ALMOST 15,000 Philadelphia students will gain better access to and education about locally grown food thanks to grants announced yesterday by the federal government.
U.S. Secretary of Agriculture Tom Vilsack was joined by Mayor Nutter and local entrepreneurs to announce more than $5 million in grants for 82 projects across the country through the department's Farm to School Program, which helps connect schools with local farmers. Vilsack made the announcement at Common Market, a nonprofit food hub in North Philadelphia, one of the grant recipients.
Common Market will use a $93,000 grant for its "Apple a Day" program, to brand apples from local farmers, provide education to students about locally grown food and provide access to fresh food at more charter schools.
"When the kids get these prepackaged apples in the classrooms as snack, they'll be able to identify what farm those apples came from," said Haile Johnston, co-founder of Common Market. "It's also going to produce other materials that tell the story of those farmers so that the kids in the classroom have the opportunity to connect more deeply with the people that grew the food."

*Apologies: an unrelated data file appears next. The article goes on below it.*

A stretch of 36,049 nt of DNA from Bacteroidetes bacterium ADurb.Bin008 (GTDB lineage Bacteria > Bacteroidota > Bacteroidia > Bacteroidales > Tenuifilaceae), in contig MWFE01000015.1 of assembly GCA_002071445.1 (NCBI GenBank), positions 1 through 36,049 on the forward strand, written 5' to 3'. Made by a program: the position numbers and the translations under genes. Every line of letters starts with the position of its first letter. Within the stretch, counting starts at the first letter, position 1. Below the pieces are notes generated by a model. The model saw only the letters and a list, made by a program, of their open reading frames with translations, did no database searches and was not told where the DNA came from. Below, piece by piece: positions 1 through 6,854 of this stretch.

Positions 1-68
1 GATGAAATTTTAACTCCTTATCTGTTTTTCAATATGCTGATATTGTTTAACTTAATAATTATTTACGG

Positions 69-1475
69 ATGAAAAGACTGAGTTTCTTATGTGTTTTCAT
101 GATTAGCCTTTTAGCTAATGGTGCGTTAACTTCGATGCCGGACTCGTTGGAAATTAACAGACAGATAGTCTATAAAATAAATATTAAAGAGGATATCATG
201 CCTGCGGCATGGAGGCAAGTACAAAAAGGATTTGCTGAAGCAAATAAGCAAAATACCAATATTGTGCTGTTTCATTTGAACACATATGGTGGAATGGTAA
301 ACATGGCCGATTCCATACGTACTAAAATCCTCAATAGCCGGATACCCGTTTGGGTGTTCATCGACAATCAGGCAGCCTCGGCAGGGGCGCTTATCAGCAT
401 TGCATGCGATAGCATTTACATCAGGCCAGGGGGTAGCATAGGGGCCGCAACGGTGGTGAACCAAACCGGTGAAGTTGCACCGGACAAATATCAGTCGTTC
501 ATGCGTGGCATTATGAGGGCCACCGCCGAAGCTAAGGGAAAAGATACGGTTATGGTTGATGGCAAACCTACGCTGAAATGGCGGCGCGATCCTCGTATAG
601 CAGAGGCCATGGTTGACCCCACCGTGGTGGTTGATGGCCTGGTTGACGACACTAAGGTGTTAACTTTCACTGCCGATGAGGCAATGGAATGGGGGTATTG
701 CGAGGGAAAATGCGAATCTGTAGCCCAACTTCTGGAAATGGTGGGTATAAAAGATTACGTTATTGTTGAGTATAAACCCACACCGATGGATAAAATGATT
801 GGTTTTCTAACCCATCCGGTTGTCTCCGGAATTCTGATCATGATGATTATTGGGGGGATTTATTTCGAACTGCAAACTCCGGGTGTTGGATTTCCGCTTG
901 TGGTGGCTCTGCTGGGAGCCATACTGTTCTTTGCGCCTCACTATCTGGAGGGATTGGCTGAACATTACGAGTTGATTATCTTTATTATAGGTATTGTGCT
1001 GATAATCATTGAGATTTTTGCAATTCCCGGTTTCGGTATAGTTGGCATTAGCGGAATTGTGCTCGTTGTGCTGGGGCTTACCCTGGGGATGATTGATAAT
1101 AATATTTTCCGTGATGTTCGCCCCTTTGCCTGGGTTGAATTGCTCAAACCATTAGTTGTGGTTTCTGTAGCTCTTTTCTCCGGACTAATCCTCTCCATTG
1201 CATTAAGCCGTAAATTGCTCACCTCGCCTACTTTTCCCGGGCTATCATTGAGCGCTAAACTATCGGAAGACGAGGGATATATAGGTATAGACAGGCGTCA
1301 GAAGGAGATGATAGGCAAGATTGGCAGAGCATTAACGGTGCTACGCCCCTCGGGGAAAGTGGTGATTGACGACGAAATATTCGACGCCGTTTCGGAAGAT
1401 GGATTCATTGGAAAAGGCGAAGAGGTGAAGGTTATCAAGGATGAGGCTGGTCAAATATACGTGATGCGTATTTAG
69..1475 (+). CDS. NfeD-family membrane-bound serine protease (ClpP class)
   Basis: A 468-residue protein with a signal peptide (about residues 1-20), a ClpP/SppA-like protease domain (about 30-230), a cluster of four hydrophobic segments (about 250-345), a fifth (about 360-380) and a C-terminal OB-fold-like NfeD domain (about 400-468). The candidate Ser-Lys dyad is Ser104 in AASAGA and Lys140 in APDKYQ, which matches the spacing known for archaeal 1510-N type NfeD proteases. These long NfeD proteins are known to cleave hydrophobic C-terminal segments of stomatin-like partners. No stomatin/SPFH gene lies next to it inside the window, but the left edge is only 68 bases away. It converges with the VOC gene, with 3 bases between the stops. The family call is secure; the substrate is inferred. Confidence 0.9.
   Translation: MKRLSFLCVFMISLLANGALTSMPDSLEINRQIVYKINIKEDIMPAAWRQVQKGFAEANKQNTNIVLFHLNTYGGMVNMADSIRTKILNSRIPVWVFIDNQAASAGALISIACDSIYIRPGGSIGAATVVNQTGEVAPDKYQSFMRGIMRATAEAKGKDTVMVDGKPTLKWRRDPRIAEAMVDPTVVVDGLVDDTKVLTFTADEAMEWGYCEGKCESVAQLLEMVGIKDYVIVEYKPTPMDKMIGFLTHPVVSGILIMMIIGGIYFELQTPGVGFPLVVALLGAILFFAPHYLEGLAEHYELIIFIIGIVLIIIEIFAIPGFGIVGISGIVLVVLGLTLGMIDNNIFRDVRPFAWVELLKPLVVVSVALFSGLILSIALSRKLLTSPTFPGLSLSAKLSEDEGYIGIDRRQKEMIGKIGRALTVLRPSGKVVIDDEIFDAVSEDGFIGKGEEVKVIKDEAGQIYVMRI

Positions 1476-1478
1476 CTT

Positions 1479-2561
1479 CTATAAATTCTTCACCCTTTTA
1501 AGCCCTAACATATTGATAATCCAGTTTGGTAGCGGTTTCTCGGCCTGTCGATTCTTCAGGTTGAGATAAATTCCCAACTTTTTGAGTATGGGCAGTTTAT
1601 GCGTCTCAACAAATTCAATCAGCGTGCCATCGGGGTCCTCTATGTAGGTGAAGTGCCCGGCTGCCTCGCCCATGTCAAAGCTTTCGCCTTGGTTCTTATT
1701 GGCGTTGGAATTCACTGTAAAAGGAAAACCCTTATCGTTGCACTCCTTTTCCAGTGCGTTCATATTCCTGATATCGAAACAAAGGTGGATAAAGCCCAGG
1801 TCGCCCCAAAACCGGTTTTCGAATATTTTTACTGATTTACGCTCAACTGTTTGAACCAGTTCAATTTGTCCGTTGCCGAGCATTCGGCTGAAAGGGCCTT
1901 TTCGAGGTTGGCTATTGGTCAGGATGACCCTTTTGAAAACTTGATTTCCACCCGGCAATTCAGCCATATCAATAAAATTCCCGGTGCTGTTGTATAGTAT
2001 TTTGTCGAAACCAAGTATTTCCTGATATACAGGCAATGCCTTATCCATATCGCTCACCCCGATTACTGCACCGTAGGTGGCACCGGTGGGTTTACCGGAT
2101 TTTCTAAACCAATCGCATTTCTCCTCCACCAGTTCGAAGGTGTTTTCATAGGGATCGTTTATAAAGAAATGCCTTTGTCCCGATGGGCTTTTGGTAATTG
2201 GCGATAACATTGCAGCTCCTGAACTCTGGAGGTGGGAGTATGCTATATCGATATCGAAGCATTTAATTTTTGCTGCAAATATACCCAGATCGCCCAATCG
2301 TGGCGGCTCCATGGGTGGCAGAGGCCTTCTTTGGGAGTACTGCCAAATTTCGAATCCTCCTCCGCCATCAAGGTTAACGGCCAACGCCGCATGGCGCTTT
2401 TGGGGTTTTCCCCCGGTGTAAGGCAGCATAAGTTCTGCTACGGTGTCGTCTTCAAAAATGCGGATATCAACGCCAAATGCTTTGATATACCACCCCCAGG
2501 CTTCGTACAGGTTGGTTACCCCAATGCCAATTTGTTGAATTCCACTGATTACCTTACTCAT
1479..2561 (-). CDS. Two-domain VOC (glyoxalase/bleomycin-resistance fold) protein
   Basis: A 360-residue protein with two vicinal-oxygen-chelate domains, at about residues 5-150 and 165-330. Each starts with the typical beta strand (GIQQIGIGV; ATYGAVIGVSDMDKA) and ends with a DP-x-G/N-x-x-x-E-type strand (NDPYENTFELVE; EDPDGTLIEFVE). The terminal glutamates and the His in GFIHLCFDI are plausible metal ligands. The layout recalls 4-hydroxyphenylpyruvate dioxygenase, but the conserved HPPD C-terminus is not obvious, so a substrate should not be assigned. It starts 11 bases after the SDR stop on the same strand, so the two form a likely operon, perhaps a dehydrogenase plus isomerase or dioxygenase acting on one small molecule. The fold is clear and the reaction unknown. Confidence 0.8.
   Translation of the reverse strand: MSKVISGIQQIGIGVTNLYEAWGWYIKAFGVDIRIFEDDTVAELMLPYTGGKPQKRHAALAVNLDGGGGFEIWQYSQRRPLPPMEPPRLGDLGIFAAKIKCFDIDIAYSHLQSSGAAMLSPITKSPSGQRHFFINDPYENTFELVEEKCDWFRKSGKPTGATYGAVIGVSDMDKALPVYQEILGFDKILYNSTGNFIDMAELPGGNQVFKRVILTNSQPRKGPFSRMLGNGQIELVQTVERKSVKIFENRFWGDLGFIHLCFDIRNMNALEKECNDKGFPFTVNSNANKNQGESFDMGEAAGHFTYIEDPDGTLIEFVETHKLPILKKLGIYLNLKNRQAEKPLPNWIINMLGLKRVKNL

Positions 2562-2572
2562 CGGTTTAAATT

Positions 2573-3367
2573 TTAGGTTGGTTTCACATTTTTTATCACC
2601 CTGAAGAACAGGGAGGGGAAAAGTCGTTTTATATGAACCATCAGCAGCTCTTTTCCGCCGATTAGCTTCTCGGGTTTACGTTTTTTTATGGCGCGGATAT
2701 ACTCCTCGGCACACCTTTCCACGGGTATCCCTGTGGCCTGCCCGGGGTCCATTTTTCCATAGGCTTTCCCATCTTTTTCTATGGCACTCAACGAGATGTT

Johnston and his wife, Tatiana Garcia-Granados, residents of Strawberry Mansion, started the business in 2008 as a way to connect people in so-called food deserts with fresh produce from local farmers.
The grants announced yesterday are expected to serve 39,000 students in Pennsylvania and 2.8 million students nationwide, nearly 51 percent of whom live in rural communities, federal officials said. Since 2012, the USDA has awarded $15.1 million in grants to 221 Farm to School projects.